The rescheduled 2020 Summer Olympic Games in Tokyo still look to be set for 2021 competition, Tokyo’s governor said Tuesday.
Yuriko Koike revealed that the COVID-19 situation in Japan’s capital is continuing to improve while her sights remain set on a July 23 start date.
“I think the situation is much better than before,” Koike told Reuters. “We will do our best to prevent coronavirus infections here in Japan and also to welcome the athletes from all over the world.”
It’s a significant change in tone from last month, in which Koike said that Tokyo could declare a state of emergency if COVID-19 numbers worsened — thus completely scrapping this edition of the Summer Olympics.
However, coronavirus cases have decreased from over 400 a day in the area to as low as 187 on Tuesday, per Reuters.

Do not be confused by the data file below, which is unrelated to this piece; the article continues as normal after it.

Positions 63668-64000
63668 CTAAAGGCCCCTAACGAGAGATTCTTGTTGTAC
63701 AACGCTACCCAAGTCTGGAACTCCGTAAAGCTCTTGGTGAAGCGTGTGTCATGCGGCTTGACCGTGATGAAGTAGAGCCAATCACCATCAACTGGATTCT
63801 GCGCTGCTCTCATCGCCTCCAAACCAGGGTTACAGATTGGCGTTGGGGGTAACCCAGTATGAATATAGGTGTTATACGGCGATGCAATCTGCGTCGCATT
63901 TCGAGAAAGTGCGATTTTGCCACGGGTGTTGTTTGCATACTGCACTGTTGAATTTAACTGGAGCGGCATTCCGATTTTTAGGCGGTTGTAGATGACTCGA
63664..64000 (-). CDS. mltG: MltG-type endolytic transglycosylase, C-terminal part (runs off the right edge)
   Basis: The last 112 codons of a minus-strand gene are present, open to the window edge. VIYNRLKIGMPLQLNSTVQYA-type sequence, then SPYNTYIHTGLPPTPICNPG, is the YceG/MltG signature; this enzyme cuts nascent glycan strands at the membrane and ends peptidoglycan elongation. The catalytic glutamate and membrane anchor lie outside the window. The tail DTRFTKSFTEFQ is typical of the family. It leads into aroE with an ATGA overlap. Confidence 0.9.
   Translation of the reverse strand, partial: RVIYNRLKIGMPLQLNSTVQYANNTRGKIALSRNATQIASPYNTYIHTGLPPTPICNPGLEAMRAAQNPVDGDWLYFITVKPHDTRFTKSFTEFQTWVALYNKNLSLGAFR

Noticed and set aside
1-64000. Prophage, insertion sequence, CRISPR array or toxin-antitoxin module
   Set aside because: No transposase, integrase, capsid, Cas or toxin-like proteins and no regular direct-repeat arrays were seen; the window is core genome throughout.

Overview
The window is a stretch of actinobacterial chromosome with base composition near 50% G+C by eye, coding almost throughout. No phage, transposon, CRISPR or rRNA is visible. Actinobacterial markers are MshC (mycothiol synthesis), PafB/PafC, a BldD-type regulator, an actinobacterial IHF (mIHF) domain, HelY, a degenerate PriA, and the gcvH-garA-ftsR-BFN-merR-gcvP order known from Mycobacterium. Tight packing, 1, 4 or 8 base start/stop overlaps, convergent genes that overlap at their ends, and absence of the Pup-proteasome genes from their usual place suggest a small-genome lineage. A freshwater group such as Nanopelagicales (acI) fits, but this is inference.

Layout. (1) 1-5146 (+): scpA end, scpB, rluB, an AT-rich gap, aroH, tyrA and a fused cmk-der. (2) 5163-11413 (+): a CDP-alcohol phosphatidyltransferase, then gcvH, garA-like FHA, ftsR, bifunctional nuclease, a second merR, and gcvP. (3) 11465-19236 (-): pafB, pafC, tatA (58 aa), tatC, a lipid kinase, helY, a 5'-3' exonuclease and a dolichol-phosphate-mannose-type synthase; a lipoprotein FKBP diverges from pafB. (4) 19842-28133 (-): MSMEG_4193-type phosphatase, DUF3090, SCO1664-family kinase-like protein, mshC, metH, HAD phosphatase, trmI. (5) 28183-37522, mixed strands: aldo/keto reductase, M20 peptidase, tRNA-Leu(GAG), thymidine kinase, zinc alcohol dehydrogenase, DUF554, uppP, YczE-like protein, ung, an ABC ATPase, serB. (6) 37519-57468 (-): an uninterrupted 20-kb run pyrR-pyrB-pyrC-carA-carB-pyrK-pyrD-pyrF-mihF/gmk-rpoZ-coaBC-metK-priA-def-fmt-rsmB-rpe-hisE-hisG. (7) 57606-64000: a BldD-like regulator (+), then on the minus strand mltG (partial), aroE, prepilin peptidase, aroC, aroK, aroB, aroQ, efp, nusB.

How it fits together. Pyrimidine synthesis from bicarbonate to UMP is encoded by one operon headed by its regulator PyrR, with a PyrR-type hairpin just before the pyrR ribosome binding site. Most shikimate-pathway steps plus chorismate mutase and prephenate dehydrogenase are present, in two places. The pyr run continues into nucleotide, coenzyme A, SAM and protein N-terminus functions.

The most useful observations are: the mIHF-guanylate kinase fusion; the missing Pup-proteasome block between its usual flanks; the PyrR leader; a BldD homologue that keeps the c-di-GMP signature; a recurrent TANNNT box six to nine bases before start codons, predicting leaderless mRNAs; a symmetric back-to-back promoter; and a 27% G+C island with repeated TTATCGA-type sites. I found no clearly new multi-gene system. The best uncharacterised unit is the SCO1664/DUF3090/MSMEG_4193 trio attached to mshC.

The legitimacy of the Summer Games still very much hinges on the viability of an effective vaccine that can be readily available for athletes.
Tokyo’s Olympic village is expected to host an estimated 11,000 athletes in close quarters, meaning anything less than a vaccine would provide a dangerous environment for the Games’ participants.
For that reason alone, there has been plenty of pessimism surrounding the Olympics in recent months.
“To be honest with you, I don’t think the Olympics is likely to be held next year,” Kentaro Iwata, a Japanese professor of infectious disease, said in April (h/t Al Jazeera). “Holding the Olympics needs two conditions… controlling COVID-19 in Japan, and controlling COVID-19 everywhere.”
While coronavirus numbers have dipped in numerous countries around the world, Japan recently experienced a spike in early-August. Meanwhile, the United States — which usually sends the most athletes to the Olympics — has not had under 30,000 daily positive COVID-19 cases since June 22.